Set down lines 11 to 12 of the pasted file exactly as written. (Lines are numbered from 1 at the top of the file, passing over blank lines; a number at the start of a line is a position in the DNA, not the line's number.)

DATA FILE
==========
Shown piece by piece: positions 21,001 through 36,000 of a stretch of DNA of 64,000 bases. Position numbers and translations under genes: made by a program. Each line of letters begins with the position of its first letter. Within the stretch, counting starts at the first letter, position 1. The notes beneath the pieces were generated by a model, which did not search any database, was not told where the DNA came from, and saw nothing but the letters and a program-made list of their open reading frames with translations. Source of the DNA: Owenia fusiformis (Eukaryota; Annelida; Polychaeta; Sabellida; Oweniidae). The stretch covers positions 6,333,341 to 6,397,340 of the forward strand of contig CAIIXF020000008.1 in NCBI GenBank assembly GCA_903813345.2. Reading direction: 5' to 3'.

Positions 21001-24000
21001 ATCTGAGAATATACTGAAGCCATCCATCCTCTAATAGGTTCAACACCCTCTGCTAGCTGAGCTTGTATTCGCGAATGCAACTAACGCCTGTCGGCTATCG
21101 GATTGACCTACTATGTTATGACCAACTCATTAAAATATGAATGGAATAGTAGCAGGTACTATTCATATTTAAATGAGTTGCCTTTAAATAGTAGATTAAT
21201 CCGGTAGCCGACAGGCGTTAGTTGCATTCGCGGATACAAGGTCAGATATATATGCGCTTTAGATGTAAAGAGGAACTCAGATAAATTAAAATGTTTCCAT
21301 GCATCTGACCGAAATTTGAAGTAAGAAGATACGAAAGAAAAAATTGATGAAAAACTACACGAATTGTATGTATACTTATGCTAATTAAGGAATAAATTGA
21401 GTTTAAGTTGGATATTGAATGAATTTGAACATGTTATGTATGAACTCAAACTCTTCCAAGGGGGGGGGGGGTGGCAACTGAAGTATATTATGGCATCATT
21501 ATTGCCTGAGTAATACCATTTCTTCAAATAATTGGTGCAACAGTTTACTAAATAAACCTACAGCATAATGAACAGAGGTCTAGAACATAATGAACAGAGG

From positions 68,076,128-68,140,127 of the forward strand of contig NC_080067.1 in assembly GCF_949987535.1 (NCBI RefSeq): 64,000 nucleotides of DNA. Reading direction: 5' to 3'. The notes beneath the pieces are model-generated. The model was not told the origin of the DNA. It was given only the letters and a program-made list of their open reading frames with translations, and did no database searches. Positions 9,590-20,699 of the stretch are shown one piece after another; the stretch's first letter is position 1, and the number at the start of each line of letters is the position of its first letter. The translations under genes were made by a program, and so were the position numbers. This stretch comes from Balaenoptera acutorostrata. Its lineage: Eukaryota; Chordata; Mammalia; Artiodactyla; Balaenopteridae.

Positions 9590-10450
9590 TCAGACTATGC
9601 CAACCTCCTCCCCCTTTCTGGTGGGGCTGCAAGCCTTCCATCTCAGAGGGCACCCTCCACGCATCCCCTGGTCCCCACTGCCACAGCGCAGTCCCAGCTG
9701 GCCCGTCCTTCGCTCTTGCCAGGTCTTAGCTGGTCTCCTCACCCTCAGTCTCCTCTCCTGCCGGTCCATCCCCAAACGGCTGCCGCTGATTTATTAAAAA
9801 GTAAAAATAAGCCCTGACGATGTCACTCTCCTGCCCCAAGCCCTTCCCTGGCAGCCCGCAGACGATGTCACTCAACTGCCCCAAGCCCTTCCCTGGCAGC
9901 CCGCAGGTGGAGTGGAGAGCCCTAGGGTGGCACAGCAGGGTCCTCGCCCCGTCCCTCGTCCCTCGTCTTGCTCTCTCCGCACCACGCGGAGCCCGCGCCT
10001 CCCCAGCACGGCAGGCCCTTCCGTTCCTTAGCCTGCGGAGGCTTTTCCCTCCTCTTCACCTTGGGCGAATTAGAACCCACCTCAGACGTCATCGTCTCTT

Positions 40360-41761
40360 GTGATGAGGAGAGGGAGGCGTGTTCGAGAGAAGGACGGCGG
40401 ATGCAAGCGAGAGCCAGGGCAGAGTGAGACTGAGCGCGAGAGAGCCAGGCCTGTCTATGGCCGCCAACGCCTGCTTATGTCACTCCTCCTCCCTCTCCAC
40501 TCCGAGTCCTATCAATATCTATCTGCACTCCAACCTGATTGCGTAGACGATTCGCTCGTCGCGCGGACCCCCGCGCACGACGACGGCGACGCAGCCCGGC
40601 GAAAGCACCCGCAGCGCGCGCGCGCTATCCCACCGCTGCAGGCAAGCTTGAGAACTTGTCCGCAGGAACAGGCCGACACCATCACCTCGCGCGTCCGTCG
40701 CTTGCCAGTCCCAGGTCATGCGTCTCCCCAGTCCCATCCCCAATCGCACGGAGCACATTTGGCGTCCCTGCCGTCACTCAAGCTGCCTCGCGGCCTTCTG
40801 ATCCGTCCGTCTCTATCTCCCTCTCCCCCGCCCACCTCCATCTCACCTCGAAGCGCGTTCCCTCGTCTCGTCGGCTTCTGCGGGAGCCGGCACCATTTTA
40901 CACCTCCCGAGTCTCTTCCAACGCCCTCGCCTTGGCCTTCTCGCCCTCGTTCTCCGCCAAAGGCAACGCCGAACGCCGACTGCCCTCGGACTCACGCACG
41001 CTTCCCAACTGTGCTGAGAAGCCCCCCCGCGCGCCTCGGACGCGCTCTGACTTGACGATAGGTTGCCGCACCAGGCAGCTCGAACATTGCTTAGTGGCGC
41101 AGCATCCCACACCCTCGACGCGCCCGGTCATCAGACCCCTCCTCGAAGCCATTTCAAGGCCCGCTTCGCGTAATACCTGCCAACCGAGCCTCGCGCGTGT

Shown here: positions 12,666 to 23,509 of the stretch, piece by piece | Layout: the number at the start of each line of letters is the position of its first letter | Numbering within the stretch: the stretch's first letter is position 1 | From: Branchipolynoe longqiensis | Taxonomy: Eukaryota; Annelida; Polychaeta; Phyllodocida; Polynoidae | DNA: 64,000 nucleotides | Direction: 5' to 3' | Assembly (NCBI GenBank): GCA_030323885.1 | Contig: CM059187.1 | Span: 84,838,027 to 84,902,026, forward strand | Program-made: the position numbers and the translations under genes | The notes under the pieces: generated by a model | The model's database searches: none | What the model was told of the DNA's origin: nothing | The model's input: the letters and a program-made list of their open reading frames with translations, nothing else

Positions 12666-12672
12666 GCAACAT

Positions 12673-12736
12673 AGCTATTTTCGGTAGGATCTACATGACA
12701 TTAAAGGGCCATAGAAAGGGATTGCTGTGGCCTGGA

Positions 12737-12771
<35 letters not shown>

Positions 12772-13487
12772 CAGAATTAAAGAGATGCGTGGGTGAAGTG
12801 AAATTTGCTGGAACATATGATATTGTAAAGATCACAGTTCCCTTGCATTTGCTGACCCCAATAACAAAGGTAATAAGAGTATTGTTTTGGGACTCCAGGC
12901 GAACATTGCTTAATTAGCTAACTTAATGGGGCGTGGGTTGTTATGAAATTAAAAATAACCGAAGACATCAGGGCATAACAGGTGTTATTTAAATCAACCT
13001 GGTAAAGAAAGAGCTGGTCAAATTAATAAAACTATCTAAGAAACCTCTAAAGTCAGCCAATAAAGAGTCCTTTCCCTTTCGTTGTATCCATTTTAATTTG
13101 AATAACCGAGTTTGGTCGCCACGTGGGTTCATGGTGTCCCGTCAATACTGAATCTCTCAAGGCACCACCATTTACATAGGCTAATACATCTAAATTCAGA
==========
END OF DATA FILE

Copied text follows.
9590 TCAGACTATGC
9601 CAACCTCCTCCCCCTTTCTGGTGGGGCTGCAAGCCTTCCATCTCAGAGGGCACCCTCCACGCATCCCCTGGTCCCCACTGCCACAGCGCAGTCCCAGCTG